A Beam is defined as a structural member subjected to transverse shear loads during its functionality. Due to those transverse shear loads, beams are subjected to variable shear force and variable bending moment.
Shear force at a cross section of beam is the sum of all the vertical forces either at the left side or at the right side of that cross section.
Bending moment at a cross section of beam is the sum of all the moments either at the left side or at the right side of that cross section.
Types of Rigid Supports
1. Simple Supports
- Roller Support
- Hinge Support (or) Pin Support
2. Fixed Supports
- Clamped Supports (or) Built-in Supports
(a) Roller Support – resists vertical forces only
(b) Hinge support or pin connection – resists horizontal and vertical forces
(c) Fixed support or built-in end
Note: The distance between two supports is known as “span”.
Types of Beams
- Statically Determinate Beam: A beam is said to be statically determinate if all its reaction components can be calculated by applying three conditions of static equilibrium.
- Statically Indeterminate Beam: When the number of unknown reaction components exceeds the static conditions of equilibrium, the beam is said to be statically indeterminate.
(i) Simply supported beam: A beam with two simple supports
(ii) Overhanging beam
(iii) Cantilever beam: Beam fixed at one end and free at other
(iv) Fixed Beams
(v) Propped Cantilever Beams
(vi) Continuous beam: More than two supports
Types of Load
The following are the important types of load acting on a beam:
- Concentrated or point load,
- Uniformly distributed load, and
- Uniformly varying load.
- Concentrated or Point Load
Load act at a point
- Uniformly Distributed Load
Load spread over a beam, rate of loading w is uniform along the length
- Uniformly Varying Load
Load spread over a beam, rate of loading varies from point to point along the beam
Sign Conventions for Shear Force and Bending Moment
- Shear force
If moving from left to right, then take all upward forces as positive and downward as negative.
Or if the shear force tries to rotate the element clockwise then it is takes as positive & if the shear force tries to rotate the element anticlockwise then it is takes as negative.
- Bending moment
If moving from left to right, take clockwise moment as positive and anticlockwise as negative.Or if forces are forming sagging moment then it is taken as positive and if forces are forming hogging moment then it is taken as negative.
Important Points for Drawing Shear Force and Bending Moment Diagrams
- Consider the left or the right portion of the section.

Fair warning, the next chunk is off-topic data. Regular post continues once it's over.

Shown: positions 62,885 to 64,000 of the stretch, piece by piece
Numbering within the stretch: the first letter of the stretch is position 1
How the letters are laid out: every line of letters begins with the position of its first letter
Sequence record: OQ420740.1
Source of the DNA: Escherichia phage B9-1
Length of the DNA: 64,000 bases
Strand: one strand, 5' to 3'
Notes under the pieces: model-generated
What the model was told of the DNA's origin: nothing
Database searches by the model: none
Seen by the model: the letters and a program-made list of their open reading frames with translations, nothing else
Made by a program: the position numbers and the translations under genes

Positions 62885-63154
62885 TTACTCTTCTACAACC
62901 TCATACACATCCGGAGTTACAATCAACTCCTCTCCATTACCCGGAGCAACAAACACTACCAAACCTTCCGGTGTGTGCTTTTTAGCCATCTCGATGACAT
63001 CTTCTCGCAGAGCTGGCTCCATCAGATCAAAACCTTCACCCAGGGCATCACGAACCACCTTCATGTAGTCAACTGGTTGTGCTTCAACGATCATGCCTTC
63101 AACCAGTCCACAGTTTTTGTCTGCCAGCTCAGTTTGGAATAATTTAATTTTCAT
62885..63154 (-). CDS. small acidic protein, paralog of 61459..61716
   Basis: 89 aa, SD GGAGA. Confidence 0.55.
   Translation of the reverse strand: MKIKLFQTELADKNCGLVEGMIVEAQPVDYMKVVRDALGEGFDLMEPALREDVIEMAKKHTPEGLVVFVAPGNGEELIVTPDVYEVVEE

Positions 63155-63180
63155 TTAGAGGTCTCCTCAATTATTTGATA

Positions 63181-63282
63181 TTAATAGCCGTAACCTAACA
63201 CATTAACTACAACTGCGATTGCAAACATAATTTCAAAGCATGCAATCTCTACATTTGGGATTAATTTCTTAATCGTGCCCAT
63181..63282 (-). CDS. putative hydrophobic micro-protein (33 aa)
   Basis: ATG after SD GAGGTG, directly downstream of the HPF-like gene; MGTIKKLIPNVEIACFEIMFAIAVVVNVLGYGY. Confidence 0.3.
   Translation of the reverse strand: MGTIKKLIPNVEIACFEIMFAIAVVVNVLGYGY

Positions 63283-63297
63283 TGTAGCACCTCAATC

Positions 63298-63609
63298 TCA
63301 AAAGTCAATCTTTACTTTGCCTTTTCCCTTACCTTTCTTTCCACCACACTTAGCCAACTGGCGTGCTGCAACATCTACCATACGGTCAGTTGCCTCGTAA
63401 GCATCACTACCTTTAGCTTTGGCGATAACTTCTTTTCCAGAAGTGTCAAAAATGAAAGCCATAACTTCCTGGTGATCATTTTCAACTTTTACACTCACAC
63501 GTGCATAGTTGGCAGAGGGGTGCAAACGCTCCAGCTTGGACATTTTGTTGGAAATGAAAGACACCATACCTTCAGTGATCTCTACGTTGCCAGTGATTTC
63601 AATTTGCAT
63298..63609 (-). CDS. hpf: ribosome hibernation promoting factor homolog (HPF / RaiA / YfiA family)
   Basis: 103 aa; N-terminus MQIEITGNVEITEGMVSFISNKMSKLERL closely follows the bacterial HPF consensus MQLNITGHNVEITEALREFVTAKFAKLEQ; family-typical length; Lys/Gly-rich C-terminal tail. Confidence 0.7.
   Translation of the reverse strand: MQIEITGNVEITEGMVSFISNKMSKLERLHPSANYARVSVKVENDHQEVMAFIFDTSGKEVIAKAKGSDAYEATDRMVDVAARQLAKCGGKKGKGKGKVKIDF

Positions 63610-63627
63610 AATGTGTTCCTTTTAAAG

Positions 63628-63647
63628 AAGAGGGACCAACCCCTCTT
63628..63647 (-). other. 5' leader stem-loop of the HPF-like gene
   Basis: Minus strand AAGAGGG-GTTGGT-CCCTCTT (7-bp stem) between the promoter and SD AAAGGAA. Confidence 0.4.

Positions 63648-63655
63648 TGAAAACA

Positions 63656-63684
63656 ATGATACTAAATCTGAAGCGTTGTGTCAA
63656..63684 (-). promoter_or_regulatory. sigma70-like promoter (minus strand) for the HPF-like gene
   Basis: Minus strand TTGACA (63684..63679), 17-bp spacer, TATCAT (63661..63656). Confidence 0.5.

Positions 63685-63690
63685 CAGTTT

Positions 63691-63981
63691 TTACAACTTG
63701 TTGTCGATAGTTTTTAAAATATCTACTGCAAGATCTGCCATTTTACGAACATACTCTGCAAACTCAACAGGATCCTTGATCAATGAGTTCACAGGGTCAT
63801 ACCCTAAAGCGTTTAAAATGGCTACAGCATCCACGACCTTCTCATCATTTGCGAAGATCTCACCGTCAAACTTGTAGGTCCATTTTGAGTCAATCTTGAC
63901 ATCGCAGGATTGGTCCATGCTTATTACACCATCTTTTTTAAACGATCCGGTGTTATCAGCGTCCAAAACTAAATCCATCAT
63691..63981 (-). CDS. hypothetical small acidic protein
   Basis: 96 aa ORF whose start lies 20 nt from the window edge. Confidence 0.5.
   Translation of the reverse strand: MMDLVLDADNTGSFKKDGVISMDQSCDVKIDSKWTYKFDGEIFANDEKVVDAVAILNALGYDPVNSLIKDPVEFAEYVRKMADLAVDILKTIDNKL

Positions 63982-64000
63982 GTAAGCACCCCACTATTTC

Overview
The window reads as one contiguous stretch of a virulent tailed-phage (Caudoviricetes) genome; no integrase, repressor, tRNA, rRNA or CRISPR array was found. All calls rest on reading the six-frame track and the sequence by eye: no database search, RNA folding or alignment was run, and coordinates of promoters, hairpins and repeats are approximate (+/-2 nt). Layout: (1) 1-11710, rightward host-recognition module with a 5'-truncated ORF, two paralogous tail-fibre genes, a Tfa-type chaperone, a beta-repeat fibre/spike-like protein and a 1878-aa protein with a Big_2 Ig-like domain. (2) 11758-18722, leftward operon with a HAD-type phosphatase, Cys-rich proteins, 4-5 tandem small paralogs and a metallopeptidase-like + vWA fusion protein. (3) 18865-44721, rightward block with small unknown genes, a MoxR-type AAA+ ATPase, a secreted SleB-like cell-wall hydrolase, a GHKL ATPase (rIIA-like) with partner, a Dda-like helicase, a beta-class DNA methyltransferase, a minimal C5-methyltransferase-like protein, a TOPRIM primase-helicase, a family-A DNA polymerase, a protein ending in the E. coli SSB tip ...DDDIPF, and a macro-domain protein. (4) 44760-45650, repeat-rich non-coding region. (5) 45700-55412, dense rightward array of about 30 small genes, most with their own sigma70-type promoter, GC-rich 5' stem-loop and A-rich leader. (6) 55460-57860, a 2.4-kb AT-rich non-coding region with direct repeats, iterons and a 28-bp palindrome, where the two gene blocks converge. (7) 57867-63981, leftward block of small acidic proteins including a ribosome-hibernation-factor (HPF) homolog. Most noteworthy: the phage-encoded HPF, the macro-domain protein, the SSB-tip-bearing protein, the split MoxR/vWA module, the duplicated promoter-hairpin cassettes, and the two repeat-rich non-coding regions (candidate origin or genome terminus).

- The positive values of shear force and bending moments are plotted above the base line, and negative values below the base line.
- The shear force diagram will increase or decrease suddenly i.e., by a vertical straight line at a section where there is a vertical point load.
- The shear force between any two vertical loads will be constant and hence the shear force diagram between two vertical loads will be horizontal.
- The bending moment at the two supports of a simply supported beam and at the free end of a cantilever will be zero.
Relation between Load, Shear Force and Bending Moment
A beam is carrying a uniformly distributed load of w per unit length. Consider the equilibrium of the portion of the beam between sections 1-1 and 2-2. This portion is at a distance of x from left support and is of length dx.
F = Shear force at the section 1-1
F + dF = Shear force at the section 2-2,
M = Bending moment at the section 1-1,
M + dM = Bending moment at the section 2-2.
The forces and moments acting on the length ‘dx’ of the beam are:
- The force F acting vertically up at the section 1-1
- The force F + dF acting vertically downwards at the section 2-2.
- The load w × dx acting downwards
- The moments M and (M + dM) acting at section 1-1 and section 2-2 respectively.
The portion of the beam of length dx is in equilibrium. Hence resolving the forces acting on this part vertically, we get
–dF = w.dx
dF / dx = -w
The above equation shows that the rate of change of shear force is equal to the rate of loading.
Taking the moments of the forces and couples about the section 2-2, we get
Neglecting the higher powers of small quantities, we get
F.dx = dM
F = dM / dx
The above equation shows that the rate of change of bending moment is equal to the shear force at the section.